Mom and son convenience store owners excited to sell pot in Labrador West

Tobin's Convenience is the only retailer in Labrador to get a licence to sell marijuana.

So far, there will be only one place to buy legal marijuana in all of Labrador once the federal government passes the required legislation, and that's through Tobin's Convenience, a family-run business in Labrador City. 

"We're excited, we're anxious, we're nervous … we're just overjoyed. There's no words to express how you feel," owner Brenda Tobin told CBC News.

Tobin's is one of 24 retailers around the province selected by Cannabis NL. which is a branch of the provincial liquor corporation, and it's the only one approved so far in Labrador.


Cannabis and your community: NL

Province continues to prepare for July legalization of cannabis.

Municipal leaders had the chance to discuss the legalization of cannabis and how it could impact their communities before closing out the Municipalities Newfoundland and Labrador (MNL) Symposium May 5.

Sean Ryan, the Newfoundland Liquor Corperation’s (NLC) vice-president of Regulatory Services and Social Responsibility, spoke at the Gander session to field cannabis questions.

“It’s probably the biggest societal shift I’ll see in my generation,” the retired law enforcement officer said about the July roll-out goal. “A lot of issues need to be met head on before welcoming product into the community.”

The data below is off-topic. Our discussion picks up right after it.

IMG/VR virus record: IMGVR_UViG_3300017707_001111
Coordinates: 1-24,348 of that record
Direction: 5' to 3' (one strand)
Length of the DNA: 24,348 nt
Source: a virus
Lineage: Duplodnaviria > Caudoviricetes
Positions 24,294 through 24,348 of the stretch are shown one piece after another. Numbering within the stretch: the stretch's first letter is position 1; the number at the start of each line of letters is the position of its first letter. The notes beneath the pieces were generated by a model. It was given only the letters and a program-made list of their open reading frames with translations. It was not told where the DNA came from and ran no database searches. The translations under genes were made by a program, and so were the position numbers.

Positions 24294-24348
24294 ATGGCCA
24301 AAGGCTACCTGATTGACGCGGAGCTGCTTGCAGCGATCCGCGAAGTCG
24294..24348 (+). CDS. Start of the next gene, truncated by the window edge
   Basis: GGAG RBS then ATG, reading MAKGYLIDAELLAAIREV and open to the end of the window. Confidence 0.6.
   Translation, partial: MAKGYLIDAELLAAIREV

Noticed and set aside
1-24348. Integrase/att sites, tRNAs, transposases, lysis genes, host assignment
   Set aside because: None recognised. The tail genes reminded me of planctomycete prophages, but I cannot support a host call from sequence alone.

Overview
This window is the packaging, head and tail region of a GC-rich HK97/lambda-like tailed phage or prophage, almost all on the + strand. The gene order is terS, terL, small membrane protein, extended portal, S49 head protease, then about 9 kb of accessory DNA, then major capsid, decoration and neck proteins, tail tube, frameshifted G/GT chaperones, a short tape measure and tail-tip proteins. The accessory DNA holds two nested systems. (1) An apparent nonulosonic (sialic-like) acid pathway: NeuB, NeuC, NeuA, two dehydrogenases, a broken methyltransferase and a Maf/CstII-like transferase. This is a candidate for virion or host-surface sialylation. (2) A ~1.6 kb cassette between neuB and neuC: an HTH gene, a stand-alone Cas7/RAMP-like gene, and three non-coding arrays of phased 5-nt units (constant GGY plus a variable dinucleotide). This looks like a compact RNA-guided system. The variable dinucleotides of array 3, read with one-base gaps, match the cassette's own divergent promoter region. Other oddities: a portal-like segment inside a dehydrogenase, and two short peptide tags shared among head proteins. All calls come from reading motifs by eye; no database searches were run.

Tax-free pot will be used to fund programs in Conne River

Miawpukek First Nation chosen to sell marijuana on its reserve.

It still has to be approved by the community, but the Miawpukek First Nation Reserve in Conne River was one of 24 successful applicants announced Monday to sell marijuana in Newfoundland and Labrador.

Chief Misel Joe says the weed will be tax free for some.

"Like everything else coming to the reserve, it would be tax exempt. Everything that's brought into the community is tax exempt, so that would be no different," Joe told CBC Radio's St. John's Morning Show.


Site chosen in St. John's for cannabis production facility

The company chosen to supply legal cannabis to Newfoundland and Labrador has chosen a site for its local production facility, with an announcement planned for today.